In the early 1960s, my parents bought a “summer house” in Brick Township, New Jersey. Any resemblances to that town and the Jersey Shore you might otherwise be familiar with are – no, there are no resemblances, trust me.
To be clear, we were not “summer home” people, financially speaking. Their decision was prompted by two factors:
- My father’s best friend from childhood owned the house next door.
- It cost $7,000, which was, fortunately, the amount they could scrape together in order to avoid a mortgage. My father, an old school Greek who lived through the Depression, avoided debt at all costs, just like he avoided life insurance, which he described as a bad bet against oneself: “They’re betting,” he observed, “that you’re not going to die before you pay it off, and they’re betting that you won’t.” [Note: This is not a viewpoint that I recommend. Sometimes Father Doesn’t Know Best.]
Anyway, the “summer house.” At the time, we lived in an apartment in Queens, and the idea was that, like most people lucky enough to have a summer house, we would go there for, you know, the summer. My mother worked in the public school I attended, so she had summers off, and my father commuted back into NYC during those golden months each year. It was pretty idyllic.
Getting the Most out of Your Investment
While summers were indeed idyllic, winters most definitely were not, nor were fall and spring. Winters, however, were the worst. My mother, an old-school Greek who also lived through the Depression but who came with the added benefit of being a “thrifty” New Englander, could squeeze a nickel (or $7,000) until it screamed for mercy.
In this case, it wasn’t the money screaming for mercy; it was me, and on occasion, my father. My mother was grimly determined to get the most out of their investment. In her mind, that meant spending every.single.weekend at that house. Neither snow, nor sleet, nor the threat of nuclear warfare would stop us from making that trip every Friday evening. The Post Office had nothing on my mother when it came to determination.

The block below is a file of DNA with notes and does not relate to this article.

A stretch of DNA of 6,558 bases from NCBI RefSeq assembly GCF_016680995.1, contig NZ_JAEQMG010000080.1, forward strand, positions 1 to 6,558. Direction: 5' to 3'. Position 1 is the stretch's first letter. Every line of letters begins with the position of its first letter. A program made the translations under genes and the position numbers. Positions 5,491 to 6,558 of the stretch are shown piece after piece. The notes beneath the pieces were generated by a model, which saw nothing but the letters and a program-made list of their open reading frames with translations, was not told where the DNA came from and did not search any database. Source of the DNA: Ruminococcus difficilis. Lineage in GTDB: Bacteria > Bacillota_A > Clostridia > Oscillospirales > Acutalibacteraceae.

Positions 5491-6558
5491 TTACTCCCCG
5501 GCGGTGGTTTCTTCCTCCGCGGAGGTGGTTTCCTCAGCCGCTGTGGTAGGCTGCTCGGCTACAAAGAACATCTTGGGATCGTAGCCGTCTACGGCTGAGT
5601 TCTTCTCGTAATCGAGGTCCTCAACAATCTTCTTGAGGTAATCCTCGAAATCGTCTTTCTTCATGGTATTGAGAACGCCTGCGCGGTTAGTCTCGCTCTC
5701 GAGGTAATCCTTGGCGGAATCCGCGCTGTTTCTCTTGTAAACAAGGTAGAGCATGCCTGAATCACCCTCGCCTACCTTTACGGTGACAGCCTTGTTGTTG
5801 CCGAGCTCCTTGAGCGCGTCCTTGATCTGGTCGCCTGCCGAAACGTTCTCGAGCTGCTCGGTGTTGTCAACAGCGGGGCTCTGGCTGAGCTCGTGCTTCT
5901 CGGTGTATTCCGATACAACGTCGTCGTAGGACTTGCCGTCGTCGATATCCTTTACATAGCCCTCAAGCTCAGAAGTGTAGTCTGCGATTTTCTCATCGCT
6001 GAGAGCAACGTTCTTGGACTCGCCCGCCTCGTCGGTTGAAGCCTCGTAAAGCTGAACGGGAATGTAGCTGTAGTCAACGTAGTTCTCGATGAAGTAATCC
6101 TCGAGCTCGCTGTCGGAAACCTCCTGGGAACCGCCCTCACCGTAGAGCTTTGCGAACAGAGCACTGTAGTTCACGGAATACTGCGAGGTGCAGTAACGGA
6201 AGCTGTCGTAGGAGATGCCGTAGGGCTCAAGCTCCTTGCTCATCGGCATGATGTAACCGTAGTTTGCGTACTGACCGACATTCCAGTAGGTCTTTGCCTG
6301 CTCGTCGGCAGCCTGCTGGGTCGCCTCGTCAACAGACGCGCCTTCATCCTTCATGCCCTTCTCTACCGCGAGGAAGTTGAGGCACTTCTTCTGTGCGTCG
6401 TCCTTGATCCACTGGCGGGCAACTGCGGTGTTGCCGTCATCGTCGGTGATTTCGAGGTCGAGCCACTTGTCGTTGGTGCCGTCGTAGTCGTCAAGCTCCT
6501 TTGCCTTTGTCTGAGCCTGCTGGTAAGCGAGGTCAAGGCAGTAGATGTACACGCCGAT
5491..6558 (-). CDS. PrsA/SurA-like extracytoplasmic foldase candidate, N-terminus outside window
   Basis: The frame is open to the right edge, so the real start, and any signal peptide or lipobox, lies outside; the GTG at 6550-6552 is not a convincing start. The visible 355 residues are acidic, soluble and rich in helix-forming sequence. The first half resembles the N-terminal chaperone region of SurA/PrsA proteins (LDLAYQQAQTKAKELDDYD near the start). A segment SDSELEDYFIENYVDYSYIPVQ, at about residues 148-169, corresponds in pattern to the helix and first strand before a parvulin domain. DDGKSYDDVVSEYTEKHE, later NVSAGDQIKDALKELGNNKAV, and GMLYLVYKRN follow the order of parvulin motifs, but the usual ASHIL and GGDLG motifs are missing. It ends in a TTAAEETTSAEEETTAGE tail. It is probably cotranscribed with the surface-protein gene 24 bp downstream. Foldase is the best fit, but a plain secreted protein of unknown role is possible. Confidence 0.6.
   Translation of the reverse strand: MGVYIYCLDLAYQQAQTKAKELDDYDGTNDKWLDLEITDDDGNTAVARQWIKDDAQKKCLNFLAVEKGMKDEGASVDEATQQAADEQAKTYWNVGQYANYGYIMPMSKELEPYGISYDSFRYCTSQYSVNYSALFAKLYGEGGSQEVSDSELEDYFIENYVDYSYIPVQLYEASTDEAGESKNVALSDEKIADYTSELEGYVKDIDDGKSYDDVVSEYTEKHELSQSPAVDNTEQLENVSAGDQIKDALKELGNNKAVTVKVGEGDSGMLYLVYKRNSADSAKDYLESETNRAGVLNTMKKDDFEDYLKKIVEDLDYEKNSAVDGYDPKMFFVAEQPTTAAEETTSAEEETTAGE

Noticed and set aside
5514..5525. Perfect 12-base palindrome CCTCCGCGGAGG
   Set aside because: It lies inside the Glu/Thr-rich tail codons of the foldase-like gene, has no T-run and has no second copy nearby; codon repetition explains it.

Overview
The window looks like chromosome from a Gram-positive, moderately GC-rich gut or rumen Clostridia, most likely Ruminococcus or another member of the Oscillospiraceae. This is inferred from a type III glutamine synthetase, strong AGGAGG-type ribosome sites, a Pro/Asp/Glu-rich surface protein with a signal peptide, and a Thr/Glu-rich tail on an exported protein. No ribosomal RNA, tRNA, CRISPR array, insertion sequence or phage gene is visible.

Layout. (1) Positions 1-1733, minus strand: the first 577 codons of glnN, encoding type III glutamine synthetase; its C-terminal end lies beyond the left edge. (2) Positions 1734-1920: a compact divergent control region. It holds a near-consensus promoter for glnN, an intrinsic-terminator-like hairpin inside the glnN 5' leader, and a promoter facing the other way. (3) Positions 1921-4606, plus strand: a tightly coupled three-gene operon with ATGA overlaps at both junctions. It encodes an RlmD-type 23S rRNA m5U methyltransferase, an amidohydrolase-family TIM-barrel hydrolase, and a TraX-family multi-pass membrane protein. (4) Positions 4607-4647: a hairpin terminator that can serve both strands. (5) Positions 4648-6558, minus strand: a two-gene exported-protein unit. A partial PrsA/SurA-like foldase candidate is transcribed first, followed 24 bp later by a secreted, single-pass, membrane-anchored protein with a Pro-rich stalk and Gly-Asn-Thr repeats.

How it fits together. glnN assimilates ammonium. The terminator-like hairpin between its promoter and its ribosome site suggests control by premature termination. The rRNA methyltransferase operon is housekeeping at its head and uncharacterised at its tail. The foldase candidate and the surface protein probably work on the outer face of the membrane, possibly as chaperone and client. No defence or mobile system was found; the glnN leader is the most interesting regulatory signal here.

Every Friday, around 6:00 pm, we’d pack up the car and head to the house. In the winter, of course, it was invariably freezing when we arrived. The well water would have to run for awhile before it was anywhere close to potable. But, blankets in hand, we’d settle in.
If Friday nights were unpleasant, Sundays were apocalyptic. My mother’s desire to “beat the traffic” outweighed her interest in squeezing every minute of use out of that house. The traffic back to the city, I imagine, probably started in the late afternoon, if it existed at all in the winter, when normal people began returning to their permanent homes. My mother, however, was taking no chances. Every Sunday, we left the house at 11:00 am, when most other people returning to the city were otherwise engaged, “enjoying” their “summer homes” in the dead of winter. Because we were virtually the only vehicle on the road, we’d get back to the city in record time, leaving me long stretches of Sunday afternoons and evenings with absolutely nothing to do.
The Sunday of the Golf Debacle
Now, when my mother said 11:00 am, she meant 11:00 am. Not 11:01, or 11:02, or anything more than 60 seconds beyond when that clock struck 11. One spring Sunday, my father took a stand and defiantly announced that he’d be joining his friends for a round of golf. “You’d bettah be back by 11:00!” my mother warned, her New England accent even stronger than usual, a sure sign of her determination.
As you can probably guess, 11:00 came and went with no sign of my father. Whether he arrived at 11:01, I can’t say, because at 11:00:59, she and I were in the car, in order to ensure that we could “beat the traffic.”
Buying Your Own Summer House
So, if you plan to buy a summer house, and you want to ensure that you beat the traffic, don’t even think about golfing on Sundays. Also, make sure you buy the house next door to your best friend, so he can give you a ride back to the city. ⧉